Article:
DIY Plant Tissue Culture Media
Photo Credit: Keith Knoxsville
A Hen and a Drake Green Teal on the truck bed. Not a limit on anything, but a fun morning out.
We’ve updated the DIY Plant Tissue Culture Media post to include an easier media solution. You will need the followiing:
There are various types of tissues from which a plant can be cultured. Sometimes plant propagation requires multiple stages of tissue culturing, with different media, hormones, or different media consistencies.
Similar to sitting a plant cutting partially submerged in water on a kitchen window sill, sterile liquid media can be used, but most explants should not stay submerged in media or they will be deprived of proper gas exchange and fail to thrive.
Besides keeping all your instruments clean, and properly sterilizing media, the other difficulty is getting your recipe right. Making media can be a bit like the story of ‘Goldilocks and The Three Bears’. We needed to make media, test media, and adjust media to get the correct consistency, ph, and hormone balances.
Experimenting with small batches and making adjustments is the best way to settle in on a good media recipe. Not too firm or you’ll bind up the transportation of nutrients and deprive explants, and not too soft to the point the explant would sink and become deprived of oxygen.
Our base recipe makes approximately 200ml of media. We are able to fill 10 1.5 oz vials about 1/3 full, or sufficiently fill 3 1/2 pint jars. More media can easily be created by multiplying all the values.
Media Preparation: Prepare the autoclavable vials, jars, or other suitable containers that will receive the media, and equipment to be used prior to preparing the media.
- Measure out the liquid components of purified water, coconut water, liquid nutrients, and any dissolved hormones.
- Heat and thoroughly dissolve sugar into liquids.
- Let cool and adjust ph. If you used PH adjusted fertilizers, this step will hopefully be unnecessary. Otherwise the use of ph adjusting chemicals may be necessary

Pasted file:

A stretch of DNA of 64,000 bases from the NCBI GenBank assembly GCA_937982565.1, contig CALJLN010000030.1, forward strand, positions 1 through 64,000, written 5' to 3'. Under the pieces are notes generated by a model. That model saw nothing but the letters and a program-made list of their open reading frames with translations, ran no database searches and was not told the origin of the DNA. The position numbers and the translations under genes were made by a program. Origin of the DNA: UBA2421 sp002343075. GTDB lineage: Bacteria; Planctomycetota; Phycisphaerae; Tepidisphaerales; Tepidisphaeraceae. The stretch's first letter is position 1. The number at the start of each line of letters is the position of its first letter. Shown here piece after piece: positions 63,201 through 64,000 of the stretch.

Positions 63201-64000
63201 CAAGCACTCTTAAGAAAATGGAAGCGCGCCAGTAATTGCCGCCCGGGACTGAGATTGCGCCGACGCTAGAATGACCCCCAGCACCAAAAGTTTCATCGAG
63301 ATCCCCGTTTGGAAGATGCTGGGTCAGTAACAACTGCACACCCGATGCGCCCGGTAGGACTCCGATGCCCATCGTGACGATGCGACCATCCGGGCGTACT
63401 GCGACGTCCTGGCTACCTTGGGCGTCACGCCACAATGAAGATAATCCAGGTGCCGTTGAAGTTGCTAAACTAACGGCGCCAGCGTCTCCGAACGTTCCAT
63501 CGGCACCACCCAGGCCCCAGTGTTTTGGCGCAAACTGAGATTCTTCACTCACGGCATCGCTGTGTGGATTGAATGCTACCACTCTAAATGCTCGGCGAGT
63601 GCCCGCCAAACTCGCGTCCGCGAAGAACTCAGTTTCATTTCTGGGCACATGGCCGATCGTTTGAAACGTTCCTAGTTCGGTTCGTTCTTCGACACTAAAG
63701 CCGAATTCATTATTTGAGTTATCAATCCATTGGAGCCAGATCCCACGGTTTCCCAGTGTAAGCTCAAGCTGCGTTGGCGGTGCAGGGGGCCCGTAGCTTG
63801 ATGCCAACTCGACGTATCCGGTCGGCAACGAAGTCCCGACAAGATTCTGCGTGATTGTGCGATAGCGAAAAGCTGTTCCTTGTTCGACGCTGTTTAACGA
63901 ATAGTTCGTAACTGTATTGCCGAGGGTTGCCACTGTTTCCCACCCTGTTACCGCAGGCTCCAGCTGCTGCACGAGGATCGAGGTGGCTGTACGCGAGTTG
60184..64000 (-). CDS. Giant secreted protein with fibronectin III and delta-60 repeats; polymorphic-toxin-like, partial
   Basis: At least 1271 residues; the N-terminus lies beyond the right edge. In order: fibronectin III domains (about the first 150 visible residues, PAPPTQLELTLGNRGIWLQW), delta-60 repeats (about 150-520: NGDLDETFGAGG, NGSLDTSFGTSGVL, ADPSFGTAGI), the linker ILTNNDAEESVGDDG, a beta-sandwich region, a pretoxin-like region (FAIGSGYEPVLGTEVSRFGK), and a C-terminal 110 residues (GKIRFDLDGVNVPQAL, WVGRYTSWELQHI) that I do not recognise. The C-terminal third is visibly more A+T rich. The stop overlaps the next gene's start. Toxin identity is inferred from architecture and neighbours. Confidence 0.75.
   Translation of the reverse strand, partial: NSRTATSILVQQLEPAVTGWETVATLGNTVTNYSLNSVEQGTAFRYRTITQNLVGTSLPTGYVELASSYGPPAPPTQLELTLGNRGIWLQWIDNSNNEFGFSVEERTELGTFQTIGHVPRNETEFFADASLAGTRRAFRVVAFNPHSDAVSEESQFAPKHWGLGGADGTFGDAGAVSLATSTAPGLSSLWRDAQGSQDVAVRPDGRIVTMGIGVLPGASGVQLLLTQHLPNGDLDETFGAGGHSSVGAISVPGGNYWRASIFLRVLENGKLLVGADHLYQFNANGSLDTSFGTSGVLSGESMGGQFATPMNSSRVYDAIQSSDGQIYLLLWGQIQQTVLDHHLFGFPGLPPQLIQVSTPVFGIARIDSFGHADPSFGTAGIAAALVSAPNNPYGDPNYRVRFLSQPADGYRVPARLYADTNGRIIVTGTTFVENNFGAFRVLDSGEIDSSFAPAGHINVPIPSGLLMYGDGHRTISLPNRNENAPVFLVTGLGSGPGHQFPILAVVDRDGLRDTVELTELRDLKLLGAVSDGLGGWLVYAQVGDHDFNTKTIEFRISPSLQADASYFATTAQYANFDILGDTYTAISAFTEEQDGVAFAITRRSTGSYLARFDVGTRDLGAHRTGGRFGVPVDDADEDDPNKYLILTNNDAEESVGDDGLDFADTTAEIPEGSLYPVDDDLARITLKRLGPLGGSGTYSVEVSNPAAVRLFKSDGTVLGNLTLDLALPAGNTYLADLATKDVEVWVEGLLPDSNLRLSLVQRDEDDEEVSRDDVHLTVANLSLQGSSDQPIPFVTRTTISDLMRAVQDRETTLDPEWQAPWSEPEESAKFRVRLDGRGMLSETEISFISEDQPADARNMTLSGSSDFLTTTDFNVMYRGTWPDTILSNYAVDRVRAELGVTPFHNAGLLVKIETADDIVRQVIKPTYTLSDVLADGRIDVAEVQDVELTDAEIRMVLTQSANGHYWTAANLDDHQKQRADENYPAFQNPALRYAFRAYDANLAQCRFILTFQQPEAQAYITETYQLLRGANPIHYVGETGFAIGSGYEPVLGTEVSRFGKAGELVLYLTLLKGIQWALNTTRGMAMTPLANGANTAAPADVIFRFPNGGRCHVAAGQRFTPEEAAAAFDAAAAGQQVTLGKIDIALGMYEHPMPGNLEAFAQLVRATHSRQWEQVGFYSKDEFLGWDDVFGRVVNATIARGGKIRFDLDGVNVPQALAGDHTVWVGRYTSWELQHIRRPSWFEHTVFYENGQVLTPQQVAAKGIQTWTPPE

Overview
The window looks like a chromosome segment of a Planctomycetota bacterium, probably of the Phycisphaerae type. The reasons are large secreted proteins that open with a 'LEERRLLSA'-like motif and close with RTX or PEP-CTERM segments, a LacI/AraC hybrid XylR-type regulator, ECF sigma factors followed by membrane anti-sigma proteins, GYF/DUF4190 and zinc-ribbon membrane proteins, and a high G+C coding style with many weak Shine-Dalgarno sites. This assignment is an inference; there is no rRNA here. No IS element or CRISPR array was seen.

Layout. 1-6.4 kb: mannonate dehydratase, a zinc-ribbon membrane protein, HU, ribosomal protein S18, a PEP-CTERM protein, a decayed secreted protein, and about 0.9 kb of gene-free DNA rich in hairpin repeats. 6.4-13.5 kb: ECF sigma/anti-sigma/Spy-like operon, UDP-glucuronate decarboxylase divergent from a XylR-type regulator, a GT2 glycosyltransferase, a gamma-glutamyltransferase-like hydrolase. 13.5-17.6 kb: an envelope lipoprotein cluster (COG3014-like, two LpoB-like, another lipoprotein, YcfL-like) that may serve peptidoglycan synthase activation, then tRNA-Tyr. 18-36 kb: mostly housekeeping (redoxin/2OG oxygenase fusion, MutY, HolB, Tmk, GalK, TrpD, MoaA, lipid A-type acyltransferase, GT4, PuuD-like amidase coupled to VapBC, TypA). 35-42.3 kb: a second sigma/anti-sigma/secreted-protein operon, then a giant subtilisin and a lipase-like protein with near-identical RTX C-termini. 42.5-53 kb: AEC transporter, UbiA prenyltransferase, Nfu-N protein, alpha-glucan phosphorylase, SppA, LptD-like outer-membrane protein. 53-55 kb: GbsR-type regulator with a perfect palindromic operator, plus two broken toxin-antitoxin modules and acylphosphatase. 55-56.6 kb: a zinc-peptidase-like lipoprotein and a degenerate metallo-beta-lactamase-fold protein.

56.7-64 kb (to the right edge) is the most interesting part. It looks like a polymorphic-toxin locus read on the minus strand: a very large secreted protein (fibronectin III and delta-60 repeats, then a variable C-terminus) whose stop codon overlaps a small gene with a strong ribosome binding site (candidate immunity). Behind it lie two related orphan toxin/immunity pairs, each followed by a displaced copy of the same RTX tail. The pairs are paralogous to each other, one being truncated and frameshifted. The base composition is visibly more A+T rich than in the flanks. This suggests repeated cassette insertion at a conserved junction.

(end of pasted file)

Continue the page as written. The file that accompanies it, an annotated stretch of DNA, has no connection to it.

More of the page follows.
- Heat the ph adjusted liquid.
- Thoroughly dissolve agar into liquids.
After all solids have been evenly dissolved, either pipette or carefully pour media into your tissue culture vessels.
Sterilizing Media: This step involves any of three methods, and depends on the tools available. They are Autoclaving, Microwaving, or Pressure Cooking. If you started by reading our Intro to DIY Plant Tissue Culture, and are working off of our equipment list, then you will likely pressure cook your media. As such, we’ve included basic procedures for preparing media with a pressure cooker.
Sterilizing Media: Pressure Cooking
The pressure cooker is sometimes abused to make destructive bombs. Why? Because some people are sick and deranged. Really though, because containing increasing pressure in any sort of vessel can be dangerous. To avoid, accidents, injury or death, PLEASE READ all of the instructions included with your pressure cooker, then read them again and again until you understand them.
- Fill the bottom of the pressure cooker with your pressure cookers recommended amount of media for a 3 to 25 minute cook time at 15psi.
- Place your autoclavable containers with media inside the pressure cooker. Do not seal or cover the containers with anything other than loose foil. A completely closed, or sealed container that cannot breathe will explode.
- Rapidly heat the pressure cooker to get it up to pressure. Depending on model, the pressure cooker should have some sort of lock that engages as the pressure rises to prevent opening.
- As soon as the steam pressure regulator starts bobbling, drastically reduce heat until the regulator bobbles gently.
- Start the stop watch or timer.
- The regulator should gently rock for the duration of the sterilization time, which can range from just a few minutes to 25 minutes. Time will depend on the volume of media. We manage to get 0% contamination from the volume of media that our base recipe will make, in only 5 minutes of pressure cook time.
- After cooking, remove from heat, and wait for the lock to disengage.
- Carefully, remove the pressure cooker lid when it is ready to be released.
- Without burning yourself, quickly close or tighten media jar lids that have synthetic filter disks. We do this very cautiously as the pressure cooker is still cooling, and the steam is still rising to keep any unwanted pathogens from entering the positive pressure environment of the cooling pressure cooker. Running the hood fan on the stove during this process also helps prevent the settling of any unwanted pathogens.
After some trial and error with the basic recipe, we observed some explant and media browning, and made some adjustments. We added citric acid to the media to prevent and treat phenol exudates from oxidizing.
Sterilization can be hard to maintain, using a good broad spectrum biocide, also known as Plant Preservative Mixture or PPM, to prevent fungal and bacterial growth can make a huge difference.
High moisture levels in our culture vessels seemed to affect our explants in early trials. In later trials we added autoclavable synthetic filter disks to our jars, and adhered them with high temperature RTV gasket maker/sealer. In other cases we taped over a small holes in the lid of our vials with an adhesive micropore filter.
Tags: micro propagation, plant tissue culture, tissue culture, tissue culture media